Spilling across half a dozen rooms at the Institute of Contemporary Art, Tara Donovan's hypnotic work subdues thought the same way that viral infections subdue the body. Struggling against the initial effect is pointless. Most of these works are so straightforwardly beautiful, so right, that you have no choice but to submit.
And yet, just like the immune system, the mind bounces back - possibly even with a new spring in its step.
Donovan's show comes exclusively to Boston hard upon the news that she has been awarded a MacArthur Foundation Fellowship "genius grant." It includes rolls of adding machine paper piled on the floor, Styrofoam cups suspended from the ceiling, and enough plastic drinking straws to cover a wall.
As a proposition about beauty, it is utterly unlikely. But a proposition it is, and it's one of the most stimulating I've come across.
To be bowled over by the beauty of, for instance, oodles of strips of Mylar folded and clustered and arrayed on the floor so they resemble a kind of floor-hugging, hemispherical marine life - at once velvety and glittering, soft and shiny - is not something most of us would anticipate. Nor would many of us expect a transparent wall filled with polyester film - layers of it folding, twisting, and swishing like molten sugar or caramel-colored hair - to be among the most beautiful things you would see all year.
It's this unforeseeable element that accounts for the delight Donovan's work prompts.
But behind the delight, qualms lurk. For Donovan deliberately favors materials that most of us prefer not to think about: plastic cups, straws, buttons, toothpicks, Styrofoam, and Scotch tape.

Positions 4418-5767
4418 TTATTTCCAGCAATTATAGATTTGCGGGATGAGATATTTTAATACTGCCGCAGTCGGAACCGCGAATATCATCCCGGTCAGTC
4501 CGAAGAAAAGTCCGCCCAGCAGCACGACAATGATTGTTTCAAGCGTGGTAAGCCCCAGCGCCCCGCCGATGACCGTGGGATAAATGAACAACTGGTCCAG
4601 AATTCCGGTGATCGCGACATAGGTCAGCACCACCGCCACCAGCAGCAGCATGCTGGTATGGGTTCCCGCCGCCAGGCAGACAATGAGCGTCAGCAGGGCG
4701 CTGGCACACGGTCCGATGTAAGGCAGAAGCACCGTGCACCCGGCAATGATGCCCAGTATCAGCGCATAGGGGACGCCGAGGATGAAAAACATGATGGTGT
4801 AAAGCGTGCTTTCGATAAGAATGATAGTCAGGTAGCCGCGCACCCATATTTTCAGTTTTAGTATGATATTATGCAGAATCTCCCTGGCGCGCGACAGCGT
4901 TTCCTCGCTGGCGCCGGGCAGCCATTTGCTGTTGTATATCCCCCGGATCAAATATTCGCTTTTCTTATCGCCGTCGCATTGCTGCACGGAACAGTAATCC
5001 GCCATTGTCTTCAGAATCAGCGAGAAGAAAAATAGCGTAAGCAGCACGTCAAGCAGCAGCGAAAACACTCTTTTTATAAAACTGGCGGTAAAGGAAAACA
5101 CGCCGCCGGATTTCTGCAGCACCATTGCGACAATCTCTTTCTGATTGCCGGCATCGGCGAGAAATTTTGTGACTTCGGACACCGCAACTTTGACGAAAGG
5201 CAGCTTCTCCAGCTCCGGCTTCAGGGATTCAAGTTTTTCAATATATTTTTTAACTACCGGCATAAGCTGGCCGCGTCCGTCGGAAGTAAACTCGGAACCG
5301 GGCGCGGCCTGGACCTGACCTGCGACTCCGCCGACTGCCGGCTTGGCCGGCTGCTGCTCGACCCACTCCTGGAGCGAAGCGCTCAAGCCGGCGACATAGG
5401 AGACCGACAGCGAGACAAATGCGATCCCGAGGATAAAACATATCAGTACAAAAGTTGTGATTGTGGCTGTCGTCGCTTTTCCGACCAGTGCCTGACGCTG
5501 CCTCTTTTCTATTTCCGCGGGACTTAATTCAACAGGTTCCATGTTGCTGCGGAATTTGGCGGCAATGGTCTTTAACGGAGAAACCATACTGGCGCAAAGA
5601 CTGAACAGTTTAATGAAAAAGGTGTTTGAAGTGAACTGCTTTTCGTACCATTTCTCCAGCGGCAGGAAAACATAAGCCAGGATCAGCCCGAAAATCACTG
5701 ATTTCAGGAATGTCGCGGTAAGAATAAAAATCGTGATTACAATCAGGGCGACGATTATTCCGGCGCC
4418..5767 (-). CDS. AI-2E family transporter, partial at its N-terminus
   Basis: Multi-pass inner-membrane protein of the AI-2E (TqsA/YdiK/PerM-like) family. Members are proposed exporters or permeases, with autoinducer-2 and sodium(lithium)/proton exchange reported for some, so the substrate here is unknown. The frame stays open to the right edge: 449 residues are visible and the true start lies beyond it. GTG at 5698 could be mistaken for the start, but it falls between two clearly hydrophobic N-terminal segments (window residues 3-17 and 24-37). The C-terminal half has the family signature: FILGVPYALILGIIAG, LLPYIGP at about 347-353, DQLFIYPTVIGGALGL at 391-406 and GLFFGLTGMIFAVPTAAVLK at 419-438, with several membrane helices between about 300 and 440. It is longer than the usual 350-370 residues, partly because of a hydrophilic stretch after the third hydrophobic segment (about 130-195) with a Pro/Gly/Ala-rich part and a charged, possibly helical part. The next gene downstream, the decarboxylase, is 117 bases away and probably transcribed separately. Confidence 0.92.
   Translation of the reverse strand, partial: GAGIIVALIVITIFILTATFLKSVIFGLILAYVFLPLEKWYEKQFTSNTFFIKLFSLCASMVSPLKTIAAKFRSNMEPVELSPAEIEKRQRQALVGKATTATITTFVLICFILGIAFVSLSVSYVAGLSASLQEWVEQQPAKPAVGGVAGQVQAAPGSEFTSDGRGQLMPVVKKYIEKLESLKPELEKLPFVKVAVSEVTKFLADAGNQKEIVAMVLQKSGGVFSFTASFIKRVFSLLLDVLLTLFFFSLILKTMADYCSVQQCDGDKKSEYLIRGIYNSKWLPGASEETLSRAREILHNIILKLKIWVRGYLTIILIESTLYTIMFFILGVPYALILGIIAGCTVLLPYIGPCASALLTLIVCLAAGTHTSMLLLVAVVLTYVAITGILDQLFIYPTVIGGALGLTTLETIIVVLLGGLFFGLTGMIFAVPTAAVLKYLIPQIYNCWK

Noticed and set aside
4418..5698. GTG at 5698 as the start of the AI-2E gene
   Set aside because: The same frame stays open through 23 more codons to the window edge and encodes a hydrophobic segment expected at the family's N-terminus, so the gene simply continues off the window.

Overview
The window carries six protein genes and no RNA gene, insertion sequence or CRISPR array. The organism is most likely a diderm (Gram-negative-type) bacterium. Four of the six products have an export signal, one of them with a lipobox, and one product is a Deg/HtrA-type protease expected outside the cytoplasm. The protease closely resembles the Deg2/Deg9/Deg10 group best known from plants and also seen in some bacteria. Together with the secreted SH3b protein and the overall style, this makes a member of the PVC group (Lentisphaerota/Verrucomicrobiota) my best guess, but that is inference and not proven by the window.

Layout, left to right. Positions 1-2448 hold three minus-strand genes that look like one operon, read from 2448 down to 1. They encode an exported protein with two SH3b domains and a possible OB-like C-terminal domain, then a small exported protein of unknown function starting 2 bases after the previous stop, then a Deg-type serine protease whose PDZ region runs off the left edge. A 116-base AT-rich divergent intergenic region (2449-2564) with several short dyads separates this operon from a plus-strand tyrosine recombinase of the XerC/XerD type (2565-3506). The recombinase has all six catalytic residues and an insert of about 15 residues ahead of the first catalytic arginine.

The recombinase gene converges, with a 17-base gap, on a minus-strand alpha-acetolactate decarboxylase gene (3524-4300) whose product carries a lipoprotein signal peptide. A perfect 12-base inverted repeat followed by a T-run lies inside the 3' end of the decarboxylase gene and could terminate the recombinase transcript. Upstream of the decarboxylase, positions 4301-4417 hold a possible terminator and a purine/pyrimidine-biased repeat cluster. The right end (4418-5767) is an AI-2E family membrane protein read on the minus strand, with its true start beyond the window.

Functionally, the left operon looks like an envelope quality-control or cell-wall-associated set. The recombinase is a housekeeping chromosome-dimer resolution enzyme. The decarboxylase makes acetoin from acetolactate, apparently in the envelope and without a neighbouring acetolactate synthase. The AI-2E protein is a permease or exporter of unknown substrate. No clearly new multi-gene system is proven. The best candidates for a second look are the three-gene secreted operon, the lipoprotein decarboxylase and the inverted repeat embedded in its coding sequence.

We don't want to think about them because, when we do, we find them unbeautiful. In fact, when the Greek philosopher Plotinus defined the ugly as that which makes the soul "shrink within itself, denies the thing, turns away from it, resentful and alienated from it," I'm betting it was precisely the humble plastic drinking cup he had in mind.
Plastic cups and Styrofoam and most of the other materials employed by Donovan represent cheapness, waste, unbridled consumption, litter. Especially when seen in abundance, and abundance is at the heart of what Donovan does: One work here uses more than 1 million 7-ounce plastic cups.
But Plotinus also remarked upon our failure to "habitually examine or in any way question ordinary things." We would be amazed at these ordinary things, he suggested, "if we were familiar with them and someone explained their powers."
Donovan doesn't exactly explain the powers of, say, clear plastic buttons. But she demonstrates properties many of us never expected them to have. One of the finest pieces here, called "Bluffs," is a structure made from buttons held together by glue. It rises from the floor like a crystalline landscape of Chinese mountains, or stalagmites, or an underwater grotto. As a large structure made from small things, it's impressive.
But the most remarkable thing about it is that it never comes into focus. The buttons, due to the massively combined effect of shifting degrees of opacity and transparency, blur light, beguiling the eye.
Elsewhere in the show, strips of Scotch tape standing on edge proliferate across a whole floor ("Nebulous"), so they resemble a soft, scattered fog, while Styrofoam cups suspended from the ceiling in biomorphic arrangements ("Untitled (Styrofoam Cups)" are backlit, giving them a warmth and expansiveness that suggest the beneficence of nature.